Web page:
This really isn’t my kind of tea. I don’t get any of the chocolate, malt, or sweetness that I like in black tea. It’s basically a strong musky flavor with sharp tannins and earthy tones.
Flavors: Earth, Sweet Potatoes, Tannic
An interesting change of pace from regular Japanese sencha. Closer to a Chinese green tea in character, it has long needle like leaves that when steeped give a pale yellowish green liquor and a buttery, clean vegetative taste with a hint of chestnut in the finish. However it lacks the umami and grassiness of a real sencha. Think of it as a Chinese green tea minus the nuttiness.
Taiwanese green teas from my experience are pretty mellow and this one is no exception. It’s low on astringency and has a soft and mild flavor. Personally I found it a a bit bland for my taste but I think this would be a good green tea for newcomers.
Flavors: Butter, Smooth
This is a bug bitten oolong that shows a lot of different faces as its steeped. Lower temperatures, around 185-190, give a honey-like sweetness, notes of orchid, and a rich syrupy body. At higher temperatures, the tea has more fermentation flavor and the taste and aroma of spiced roasted nuts. As the tea progresses, the toasted nut flavor amplifies and it develops some cinnamon and woodsy notes.
Being a bug bitten tea, there are similarities between it and Oriental Beauty. But the floral honey and fruitiness of Gui Fei give it a greater depth of flavor. I would describe the flavor profile as a bug-bitten Dan Cong. Really enjoyed this lovely, soothing tea.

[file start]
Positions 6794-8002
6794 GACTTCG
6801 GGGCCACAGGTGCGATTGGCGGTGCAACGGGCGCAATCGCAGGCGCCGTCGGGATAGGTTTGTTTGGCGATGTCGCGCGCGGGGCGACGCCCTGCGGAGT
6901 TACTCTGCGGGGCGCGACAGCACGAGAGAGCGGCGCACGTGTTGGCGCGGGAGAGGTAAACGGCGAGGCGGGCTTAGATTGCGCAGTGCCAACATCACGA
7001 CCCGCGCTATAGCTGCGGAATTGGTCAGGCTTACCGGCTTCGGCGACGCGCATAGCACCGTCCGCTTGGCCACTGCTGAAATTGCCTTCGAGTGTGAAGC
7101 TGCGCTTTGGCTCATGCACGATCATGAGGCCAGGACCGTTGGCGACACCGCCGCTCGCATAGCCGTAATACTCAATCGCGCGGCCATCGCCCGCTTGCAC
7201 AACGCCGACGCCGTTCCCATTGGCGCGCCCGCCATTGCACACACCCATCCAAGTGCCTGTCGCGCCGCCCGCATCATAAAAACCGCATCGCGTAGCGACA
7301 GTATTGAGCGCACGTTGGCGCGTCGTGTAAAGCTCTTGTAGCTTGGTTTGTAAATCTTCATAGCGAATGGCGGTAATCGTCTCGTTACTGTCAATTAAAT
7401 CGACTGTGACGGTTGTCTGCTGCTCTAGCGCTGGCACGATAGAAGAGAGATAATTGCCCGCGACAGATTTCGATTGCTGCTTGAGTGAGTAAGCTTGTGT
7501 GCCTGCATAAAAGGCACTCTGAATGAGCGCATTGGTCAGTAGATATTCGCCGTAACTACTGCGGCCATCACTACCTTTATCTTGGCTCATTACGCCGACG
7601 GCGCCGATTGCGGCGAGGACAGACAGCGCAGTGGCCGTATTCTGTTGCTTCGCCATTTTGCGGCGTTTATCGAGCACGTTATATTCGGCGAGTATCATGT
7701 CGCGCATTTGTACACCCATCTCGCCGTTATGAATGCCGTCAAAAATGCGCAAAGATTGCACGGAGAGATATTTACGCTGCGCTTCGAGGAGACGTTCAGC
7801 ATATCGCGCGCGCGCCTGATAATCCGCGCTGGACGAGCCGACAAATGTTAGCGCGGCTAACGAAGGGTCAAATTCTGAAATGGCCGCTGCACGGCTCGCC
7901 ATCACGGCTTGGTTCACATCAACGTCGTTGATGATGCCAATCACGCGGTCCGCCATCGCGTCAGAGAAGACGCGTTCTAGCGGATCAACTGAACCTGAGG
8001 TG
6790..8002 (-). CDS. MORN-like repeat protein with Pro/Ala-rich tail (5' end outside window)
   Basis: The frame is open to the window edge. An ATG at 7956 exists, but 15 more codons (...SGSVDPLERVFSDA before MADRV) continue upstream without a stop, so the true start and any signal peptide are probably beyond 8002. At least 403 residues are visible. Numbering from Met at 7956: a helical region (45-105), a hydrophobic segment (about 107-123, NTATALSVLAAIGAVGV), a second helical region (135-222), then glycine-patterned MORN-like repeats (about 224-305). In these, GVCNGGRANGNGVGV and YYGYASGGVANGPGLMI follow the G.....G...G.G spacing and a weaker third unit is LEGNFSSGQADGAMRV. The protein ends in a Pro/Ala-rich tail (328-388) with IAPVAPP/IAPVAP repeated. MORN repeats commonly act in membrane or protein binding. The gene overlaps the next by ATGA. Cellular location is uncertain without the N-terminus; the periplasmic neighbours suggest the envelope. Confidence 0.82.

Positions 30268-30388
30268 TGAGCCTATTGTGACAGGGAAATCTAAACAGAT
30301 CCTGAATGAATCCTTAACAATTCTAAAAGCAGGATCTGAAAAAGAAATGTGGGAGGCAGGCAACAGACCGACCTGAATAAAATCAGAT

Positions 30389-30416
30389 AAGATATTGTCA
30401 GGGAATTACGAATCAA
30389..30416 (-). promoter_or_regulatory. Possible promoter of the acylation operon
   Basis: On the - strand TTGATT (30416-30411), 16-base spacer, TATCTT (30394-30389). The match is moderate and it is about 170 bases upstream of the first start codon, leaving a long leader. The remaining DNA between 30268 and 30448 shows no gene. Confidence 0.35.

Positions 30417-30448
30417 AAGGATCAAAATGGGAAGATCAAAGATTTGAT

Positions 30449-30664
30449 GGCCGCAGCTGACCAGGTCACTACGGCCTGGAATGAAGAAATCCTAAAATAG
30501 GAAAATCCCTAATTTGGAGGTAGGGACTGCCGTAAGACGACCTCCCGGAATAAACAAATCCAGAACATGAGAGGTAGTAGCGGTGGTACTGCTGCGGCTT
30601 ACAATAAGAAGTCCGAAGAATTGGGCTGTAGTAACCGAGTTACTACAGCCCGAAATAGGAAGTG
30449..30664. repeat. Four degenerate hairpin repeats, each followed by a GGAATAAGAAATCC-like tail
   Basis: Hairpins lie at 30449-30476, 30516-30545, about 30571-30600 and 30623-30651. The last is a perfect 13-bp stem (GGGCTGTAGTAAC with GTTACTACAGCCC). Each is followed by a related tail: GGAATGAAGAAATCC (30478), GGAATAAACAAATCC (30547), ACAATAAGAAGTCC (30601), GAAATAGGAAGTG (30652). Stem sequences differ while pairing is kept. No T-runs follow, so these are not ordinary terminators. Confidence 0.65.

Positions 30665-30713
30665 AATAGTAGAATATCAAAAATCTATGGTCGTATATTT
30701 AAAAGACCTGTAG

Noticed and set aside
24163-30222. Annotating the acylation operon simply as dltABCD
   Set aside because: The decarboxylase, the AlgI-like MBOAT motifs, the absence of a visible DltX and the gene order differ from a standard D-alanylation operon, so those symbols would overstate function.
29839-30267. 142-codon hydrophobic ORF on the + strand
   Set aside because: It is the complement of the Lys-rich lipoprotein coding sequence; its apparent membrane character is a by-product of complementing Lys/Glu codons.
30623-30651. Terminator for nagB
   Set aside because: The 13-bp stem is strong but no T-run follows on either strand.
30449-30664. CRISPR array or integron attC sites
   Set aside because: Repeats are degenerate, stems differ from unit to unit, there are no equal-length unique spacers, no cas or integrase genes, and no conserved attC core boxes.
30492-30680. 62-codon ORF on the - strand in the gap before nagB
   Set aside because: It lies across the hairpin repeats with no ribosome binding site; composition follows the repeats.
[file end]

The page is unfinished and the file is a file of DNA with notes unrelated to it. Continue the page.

Flavors: Cinnamon, Fruity, Roasted nuts, Spices
This is my third Shan Lin Xi from TTC. Their other two varietals, Shibi and Long Feng Xia, were outstanding and Shibi has become a perennial favorite of mine. This was good, but the least impressive of the bunch. Lighter in flavor and hits less of the high notes.
Dry leaf: dark, dull green. faint hint of citrus in the aroma
1st steep: tangy and crisp with floral overtones
2nd steep: thin body, a bit weak. might not have steeped this long enough.
3rd steep: fruity with some citrusy notes. soft mouthfeel. good flavor, but more subtle than other SLXs
4th steep: a little vegetal with an ever so slight hint of bitterness punctuated by undertones of daffodils and cream
5th steep: creamy and light vegetal flavor. hint of vanilla detected.
Flavors: Cream, Flowers, Vegetal
This is smooth, buttery tea with a nice balance of vegetation and flowers and a rock sugar finish. All good stuff, but nothing that really sets it apart from other Taiwanese oolongs. It has more or less a standard gao shan taste and aroma. The first couple of steeps are light, and then the tea develops more viscosity and body. However it doesn’t hold up to multiple infusions as there is a noticeable drop in flavor after the 3rd steep. This particular harvest seemed a bit weaker in aromatics and flavor than past Ali Shans.
While I enjoyed it, I consider this squarely a middle of the pack green oolong. It had its moments but didn’t blow me away.
Flavors: Butter, Floral, Sugar, Vegetal
Pretty good, but I wish it were a tad greener tasting. It’s got a strong toasty flavor and murky liquor. Less spectacular than the same tea from Yuuki-Cha. Matcha washes away after the first steep and then it tastes like a regular genmaicha. Not my favorite genmaicha but it does the job and is better than the bagged stuff.
Flavors: Toasted Rice